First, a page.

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On the way to Coventry town centre, we had breakfast at a nearby Toby Carvery. Although quite satisfactory, it was not up to the standard of the Hilton Watford! As has been the case with almost everywhere we have been, it was not easy to find somewhere to park in Coventry. On the way to the cathedral we visited Holy Trinity Church. This is a fine building dating from the 13th century (some parts are Norman). There are many points of interest including a 15th century painting of the Last Judgement.
Holy Trinity, Coventry
Interior of Holy Trinity, Coventry
The Altar and Reredos
Painting from 1430 showing the Last Judgement
The Ceiling at the Crossing
Detail of ancient painting on the ceiling
A piece of furniture which was of interest was called the "Tall Chair". This was constructed in 1833 when the vicar of the church, Rev. Walter Hook, wanted to invite a friend of his, the Bishop of Ross, Moray and Argyll (Scotland) to visit Holy Trinity. Church of England law at that time forbade Scottish clergymen from "setting foot" in its churches so the vicar had his friend carried in on the chair, thus not contravening the rules!
The "Tall Chair"
Sadly, the medieval cathedral was bombed during WWII and only the tower and external walls remained. The decision was made to leave it as a ruin and build a new Cathedral next door. The result is a stunning piece of modern architecture. To walk through the ruins was a sobering and moving experience but that feeling changed upon entering the new building.
The Old Cathedral Spire (viewed from inside the ruins)
Incredibly, some fragments of glass survived the bombing and still "hang on" today.
The Old and the New
The Archangel Michael subdues the Devil (sculpture by Jacob Epstein)
This bridge was created as part of the "Festival of Imagineers". A thousand primary school children contributed decorated paper rolls. Very impressive!
The huge baptistry window (designed by John Piper) is full of color and light.
Behind the altar is an enormous floor-to-ceiling tapestry of Christ in Majesty (designed by Graham Sutherland). There are many other modern artworks and beautiful windows.
As you may have seen from the photo of the nave above, when you enter the cathedral, it seems that there is only the baptistry window but, when you move down towards the front of the church and look around, you see all the other windows!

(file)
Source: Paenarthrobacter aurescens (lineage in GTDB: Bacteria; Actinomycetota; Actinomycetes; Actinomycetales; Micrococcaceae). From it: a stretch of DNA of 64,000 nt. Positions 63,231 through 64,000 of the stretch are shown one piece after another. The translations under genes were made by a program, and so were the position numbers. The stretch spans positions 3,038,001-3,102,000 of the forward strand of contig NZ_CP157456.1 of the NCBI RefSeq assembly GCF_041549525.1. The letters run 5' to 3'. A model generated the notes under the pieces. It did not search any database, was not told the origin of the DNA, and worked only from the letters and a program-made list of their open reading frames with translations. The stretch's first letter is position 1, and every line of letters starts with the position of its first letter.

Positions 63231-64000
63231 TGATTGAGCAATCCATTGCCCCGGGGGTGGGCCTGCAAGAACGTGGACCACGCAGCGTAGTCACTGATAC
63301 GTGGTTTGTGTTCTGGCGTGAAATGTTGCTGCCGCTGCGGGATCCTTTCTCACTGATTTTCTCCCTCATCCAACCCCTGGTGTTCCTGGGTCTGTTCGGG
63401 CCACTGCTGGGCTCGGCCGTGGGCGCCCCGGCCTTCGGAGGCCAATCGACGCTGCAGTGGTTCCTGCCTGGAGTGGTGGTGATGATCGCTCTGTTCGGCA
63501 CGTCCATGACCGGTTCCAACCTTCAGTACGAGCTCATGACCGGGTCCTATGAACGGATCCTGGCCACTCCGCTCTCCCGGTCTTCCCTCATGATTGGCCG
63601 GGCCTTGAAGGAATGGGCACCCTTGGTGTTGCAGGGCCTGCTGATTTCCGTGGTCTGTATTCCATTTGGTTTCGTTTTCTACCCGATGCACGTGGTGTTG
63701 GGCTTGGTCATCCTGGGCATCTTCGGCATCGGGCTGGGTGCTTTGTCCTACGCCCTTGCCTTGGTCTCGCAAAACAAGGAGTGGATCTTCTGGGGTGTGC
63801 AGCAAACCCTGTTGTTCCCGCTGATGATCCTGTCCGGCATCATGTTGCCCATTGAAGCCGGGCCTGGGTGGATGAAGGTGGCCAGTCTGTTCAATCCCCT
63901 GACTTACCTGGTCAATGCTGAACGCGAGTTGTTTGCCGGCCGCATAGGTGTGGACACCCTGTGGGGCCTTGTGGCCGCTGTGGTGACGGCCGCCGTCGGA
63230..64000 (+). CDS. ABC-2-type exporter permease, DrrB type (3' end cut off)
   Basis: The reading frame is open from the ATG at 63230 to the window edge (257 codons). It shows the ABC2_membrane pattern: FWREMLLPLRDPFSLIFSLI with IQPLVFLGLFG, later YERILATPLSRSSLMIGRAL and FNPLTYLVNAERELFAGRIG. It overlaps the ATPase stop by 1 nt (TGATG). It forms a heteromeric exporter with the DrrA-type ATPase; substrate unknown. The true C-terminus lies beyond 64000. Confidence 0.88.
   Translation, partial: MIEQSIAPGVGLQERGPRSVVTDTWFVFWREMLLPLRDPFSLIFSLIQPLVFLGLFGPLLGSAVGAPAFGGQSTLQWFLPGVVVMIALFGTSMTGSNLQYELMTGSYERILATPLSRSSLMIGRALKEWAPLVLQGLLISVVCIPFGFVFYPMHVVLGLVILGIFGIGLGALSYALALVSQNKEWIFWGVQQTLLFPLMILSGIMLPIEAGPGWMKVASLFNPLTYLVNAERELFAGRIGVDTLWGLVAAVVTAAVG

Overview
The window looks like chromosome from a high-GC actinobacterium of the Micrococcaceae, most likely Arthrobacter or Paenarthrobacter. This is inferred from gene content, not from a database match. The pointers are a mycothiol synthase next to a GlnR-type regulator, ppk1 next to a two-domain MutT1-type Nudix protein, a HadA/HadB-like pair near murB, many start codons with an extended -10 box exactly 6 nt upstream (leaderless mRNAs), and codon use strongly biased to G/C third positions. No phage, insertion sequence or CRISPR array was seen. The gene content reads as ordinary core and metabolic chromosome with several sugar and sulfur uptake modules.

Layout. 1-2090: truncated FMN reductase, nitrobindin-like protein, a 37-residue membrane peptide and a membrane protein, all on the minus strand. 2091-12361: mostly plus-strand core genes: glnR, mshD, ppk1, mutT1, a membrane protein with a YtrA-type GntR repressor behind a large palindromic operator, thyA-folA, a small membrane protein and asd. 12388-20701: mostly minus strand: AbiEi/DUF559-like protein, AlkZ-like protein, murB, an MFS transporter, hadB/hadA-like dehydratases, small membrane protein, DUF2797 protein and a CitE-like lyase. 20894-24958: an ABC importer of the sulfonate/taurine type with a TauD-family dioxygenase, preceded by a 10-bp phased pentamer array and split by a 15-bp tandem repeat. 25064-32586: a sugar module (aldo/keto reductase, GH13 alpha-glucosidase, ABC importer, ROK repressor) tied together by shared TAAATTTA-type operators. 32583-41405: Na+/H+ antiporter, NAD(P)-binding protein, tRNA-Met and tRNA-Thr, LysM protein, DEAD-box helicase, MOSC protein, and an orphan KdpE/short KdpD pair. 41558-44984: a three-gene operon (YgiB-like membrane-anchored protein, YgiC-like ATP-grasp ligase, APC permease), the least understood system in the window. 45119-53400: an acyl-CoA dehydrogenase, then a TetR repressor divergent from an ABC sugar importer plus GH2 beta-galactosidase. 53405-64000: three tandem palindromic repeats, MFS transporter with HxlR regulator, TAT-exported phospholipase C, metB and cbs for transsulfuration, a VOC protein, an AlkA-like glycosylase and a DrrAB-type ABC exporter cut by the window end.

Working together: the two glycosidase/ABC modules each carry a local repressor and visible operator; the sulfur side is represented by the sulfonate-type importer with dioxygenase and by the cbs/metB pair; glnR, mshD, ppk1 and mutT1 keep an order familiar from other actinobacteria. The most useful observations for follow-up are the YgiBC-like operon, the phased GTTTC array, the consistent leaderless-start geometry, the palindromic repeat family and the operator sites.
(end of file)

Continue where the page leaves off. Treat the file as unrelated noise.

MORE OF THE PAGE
St Mary’s Guildhall is considered to be the finest medieval guildhall in the country with over 600 years of history. Known to have been visited by Shakespeare, it offers a snapshot of medieval atmosphere, architecture and fine artwork.
Edward, the Black Prince
The Council Chamber
Satoshi and a "friend" on the minstrels' gallery
Detail of one of the windows
On the way to Kenilworth Castle, we saw a sign to Stoneleigh Abbey and decided to go have a look. This is what we found:
The Abbey was founded by the Cistercians in 1154 but very little remains apart from this 14th century Gatehouse.
The guide mentioned that these stairs are cantilevered. According to him, when the stairs were built, the family refused to use them for six months as they felt they were unsafe!
The plaster on the ceiling in this room is considered to be among the finest in England. This is because parts of it such as the leg above, are actually in 3D! The leg comes right out of the ceiling.
The Library was my favourite room
This 2D version of a maid was used as security. She was placed near windows by day and between a candle and windows at night so it appeared from outside that someone was present in the room!
How times have changed! This illuminated manuscript was given to Lord Leigh by his tenants in grateful thanks....
for being allowed to catch hares on their own farms!
This oak tree in the grounds of Stoneleigh is thought to be at least 1,000 years old so it would have been a mature tree BEFORE the Abbey was founded in 1154 - it's hard to get one's mind around that!
From Stoneleigh we moved on to Kenilworth Castle. The weather was perfect - sunny and (almost) hot! The sun on the forlorn ruins made them even more picturesque. If you want some facts, figures and history of the castle, click here.
Some of the gardens have recently been reconstructed.
I think it has been quite a while since that fireplace had a fire in it!
An attempt at an artistic photo
The view from the top of the castle
Another attempt at an artistic photo
We wanted to get back to Coventry Cathedral for Evensong so we had to leave the castle before we were quite ready but we did see all of it and climb all the (many) staircases. As usual, the roads were very busy and "Siri" took us to the wrong car park so we were a little late for the Service. Only the boys of the choir were singing but the music was of a high standard. The setting was Malcolm Archer's Salisbury Service, the responses were by Aston and the anthem was The Call by Vaughan Williams.
We spotted this grey squirrel (actually native of USA not England) on the way back to the car.
I was very ready for bed when we got back to our accommodation!